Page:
Home > Reviews, Theatre > Review: January 2019 New Year Kabuki: Part Two – Asakusa Kokaido Public Hall and the Kabukiza

Review: January 2019 New Year Kabuki: Part Two – Asakusa Kokaido Public Hall and the Kabukiza

Part two of a two part review!

Kabuki 2019 reviewAsakusa Kokaidō Public Hall Shinshun New Year Kabuki

The matinee kicked off with an Otoshidama – Nenshi Goaisatsu, a special kōjō (ceremony), for new year greetings during which one of the company appears on stage, on this occasion Onoe Matsuya, dressed in formal Edo era attire during which he described some of the conventions of Kabuki, highlights to watch out for in the upcoming performances and which are his favourite local hang outs.

…and of course the ever popular famous thief Ishikawa Goemon made his appearance with the first performance of the matinee in the very entertaining Edo style dance drama ‘Modorikago Iro ni Aikata’ (The Returning Palanquin). The two palanquin bearers, Yoshirō (Nakamura Tanenosuke), the chic one who is in reality Mashiba Hisayoshi the ruler of Japan (to avoid the historical censors this was a Kabuki name for the real historical ruler Hashiba Hideyoshi) and Jirosaku (Nakamura Kashō), the virile one who is in reality Ishikawa Goemon, debate the virtues of their home towns Ōsaka and Edo. They call Tayori (Nakamura Umemaru), a kamuro (a child apprentice from the Pleasure Quarters) out of the palanquin to talk about the Pleasure Quarters in Kyōto. As Yoshirō and Jirosaku reveal their true identities it is revealed that they are in fact sworn enemies. A lovely start to the afternoon.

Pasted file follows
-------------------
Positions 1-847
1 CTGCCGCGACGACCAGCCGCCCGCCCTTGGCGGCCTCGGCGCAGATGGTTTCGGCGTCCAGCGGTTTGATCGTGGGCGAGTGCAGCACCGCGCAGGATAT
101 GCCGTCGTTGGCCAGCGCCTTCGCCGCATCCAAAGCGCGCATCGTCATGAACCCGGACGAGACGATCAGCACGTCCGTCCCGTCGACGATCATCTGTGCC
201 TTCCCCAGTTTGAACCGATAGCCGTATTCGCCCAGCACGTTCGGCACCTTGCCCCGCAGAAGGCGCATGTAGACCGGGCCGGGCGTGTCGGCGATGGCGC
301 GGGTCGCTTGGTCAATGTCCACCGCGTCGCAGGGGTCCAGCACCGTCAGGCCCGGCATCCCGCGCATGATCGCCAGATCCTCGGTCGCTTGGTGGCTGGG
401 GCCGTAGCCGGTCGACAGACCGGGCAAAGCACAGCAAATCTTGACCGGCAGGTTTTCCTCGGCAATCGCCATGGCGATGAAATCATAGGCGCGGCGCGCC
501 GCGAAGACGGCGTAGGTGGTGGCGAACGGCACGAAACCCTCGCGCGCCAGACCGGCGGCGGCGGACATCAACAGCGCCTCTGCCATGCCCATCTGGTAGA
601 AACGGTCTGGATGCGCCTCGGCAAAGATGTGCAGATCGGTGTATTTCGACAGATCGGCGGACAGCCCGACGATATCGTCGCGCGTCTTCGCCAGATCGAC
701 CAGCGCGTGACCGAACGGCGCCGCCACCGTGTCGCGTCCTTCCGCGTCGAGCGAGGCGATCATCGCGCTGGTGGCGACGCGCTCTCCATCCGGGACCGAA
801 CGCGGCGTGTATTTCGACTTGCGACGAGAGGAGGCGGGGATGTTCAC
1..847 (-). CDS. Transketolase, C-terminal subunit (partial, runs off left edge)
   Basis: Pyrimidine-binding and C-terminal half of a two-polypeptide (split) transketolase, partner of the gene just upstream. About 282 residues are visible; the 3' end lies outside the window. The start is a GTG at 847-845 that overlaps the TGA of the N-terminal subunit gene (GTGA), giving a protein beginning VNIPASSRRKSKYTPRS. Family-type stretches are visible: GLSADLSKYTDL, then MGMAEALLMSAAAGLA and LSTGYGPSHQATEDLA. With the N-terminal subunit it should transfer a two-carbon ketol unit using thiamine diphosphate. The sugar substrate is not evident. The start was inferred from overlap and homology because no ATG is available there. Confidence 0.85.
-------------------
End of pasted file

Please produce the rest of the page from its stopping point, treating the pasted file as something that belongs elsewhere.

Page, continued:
Shinshun Asakusa Lead actors

The lead actors breaking open and serving the lucky sake to fans outside the Asakusa Kokaidō Public Hall prior to the New Year Shinshun Kabuki matinee © T Skingle

Shinshun Asakusa 2

Asakusa Kokaidō Public Hall Foyer © T Skingle

Part of the Heike-Genji (Taira-Minamoto) conflict cycle was the much more serious and dramatically heroic second act ‘Yoshikata Saigo’ featuring, in a storming performance by Onoe Matsuya, the main character Yoshikata, the younger brother of Minamoto no Yoshitomo, who is feigning illness and is isolated in his mansion. With the Taira Clan in the ascendant it is a very risky situation for Yoshikata whose servant Orihei (Nakamura Hayato), in reality the Minamoto commander Yukitsuna, is assessing Yoshikata’s loyalty to the Minamoto which he eventually perceives as genuine. Taira no Kiyomori’s men arrive and try to force Yoshikata to kick his dead brother Yoshitomo’s skull which he cannot do. A battle ensues and Yoshikata is mortally wounded, dying as he hands over the white Minamoto banner to Orihe/Yukitsuna’s wife Koman (Bandō Shingo) in one of those wonderful tableau’s that Kabuki does so well as the denouement of a play!